The Georgia Bikes Blog

TIA projects improving bicycle & pedestrian safety in Columbus

Welcome news via press release from GDOT's Thomaston office:

COLUMBUS, Ga. – As elected officials across the nation struggle to secure funding for critical transportation infrastructure maintenance and improvements, communities in three of Georgia’s regions are reaping the benefits of the Transportation Investment Act (TIA), which voters passed through a referendum in July 2012. Citizens of these regions, including the River Valley, Heart of Georgia Altamaha, and Central Savannah River Area regions, are funding 871 transportation projects through a one cent sales tax collected over 10 years.  Georgia DOT is overseeing management of the budget, schedule, execution and delivery of all TIA projects, in collaboration with local and state agencies.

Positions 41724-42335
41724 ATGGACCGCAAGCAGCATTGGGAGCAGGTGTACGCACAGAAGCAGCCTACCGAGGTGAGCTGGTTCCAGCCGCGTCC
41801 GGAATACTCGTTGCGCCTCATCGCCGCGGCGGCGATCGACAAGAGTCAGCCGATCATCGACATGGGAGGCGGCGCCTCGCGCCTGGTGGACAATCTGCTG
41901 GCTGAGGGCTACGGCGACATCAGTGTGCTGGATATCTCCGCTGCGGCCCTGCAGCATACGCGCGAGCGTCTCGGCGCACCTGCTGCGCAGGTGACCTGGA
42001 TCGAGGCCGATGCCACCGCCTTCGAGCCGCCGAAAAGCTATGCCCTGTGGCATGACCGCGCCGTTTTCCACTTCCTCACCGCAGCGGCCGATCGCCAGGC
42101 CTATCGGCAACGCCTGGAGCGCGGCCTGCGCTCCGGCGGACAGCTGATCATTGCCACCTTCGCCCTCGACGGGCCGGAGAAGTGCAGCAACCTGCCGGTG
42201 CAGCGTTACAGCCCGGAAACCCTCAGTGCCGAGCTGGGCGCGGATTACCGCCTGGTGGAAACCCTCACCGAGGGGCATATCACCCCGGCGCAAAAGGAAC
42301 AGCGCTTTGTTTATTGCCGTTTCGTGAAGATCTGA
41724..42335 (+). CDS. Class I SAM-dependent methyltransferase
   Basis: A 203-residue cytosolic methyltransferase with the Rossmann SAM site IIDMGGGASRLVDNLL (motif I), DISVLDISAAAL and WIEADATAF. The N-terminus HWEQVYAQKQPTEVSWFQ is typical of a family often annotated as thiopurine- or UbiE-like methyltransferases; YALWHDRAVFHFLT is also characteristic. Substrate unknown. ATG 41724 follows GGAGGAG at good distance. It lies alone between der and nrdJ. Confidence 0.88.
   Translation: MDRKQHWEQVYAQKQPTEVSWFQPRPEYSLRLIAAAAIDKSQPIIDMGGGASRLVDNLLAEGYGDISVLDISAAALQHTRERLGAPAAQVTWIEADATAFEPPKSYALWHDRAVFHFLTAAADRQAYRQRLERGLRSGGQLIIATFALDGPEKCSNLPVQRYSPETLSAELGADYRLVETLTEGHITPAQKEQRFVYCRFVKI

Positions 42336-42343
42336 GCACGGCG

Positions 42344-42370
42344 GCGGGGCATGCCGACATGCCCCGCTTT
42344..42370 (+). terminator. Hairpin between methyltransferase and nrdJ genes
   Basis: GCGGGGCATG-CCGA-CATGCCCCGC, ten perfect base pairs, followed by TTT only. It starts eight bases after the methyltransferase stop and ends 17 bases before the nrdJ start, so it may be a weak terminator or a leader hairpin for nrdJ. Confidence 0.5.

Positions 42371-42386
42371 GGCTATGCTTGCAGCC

“The three regions that approved the Transportation Investment Act are starting to see the results of their investments,” said State TIA Administrator Mike Dover. “By voting to tax themselves and working together to identify and prioritize projects, citizens and public officials in these regions are addressing a variety of local transportation issues, from road and bridge repair to expansion and enhancement of pedestrian and bicycle infrastructure. These transportation system improvements will benefit residents and visitors in these regions for many years to come.”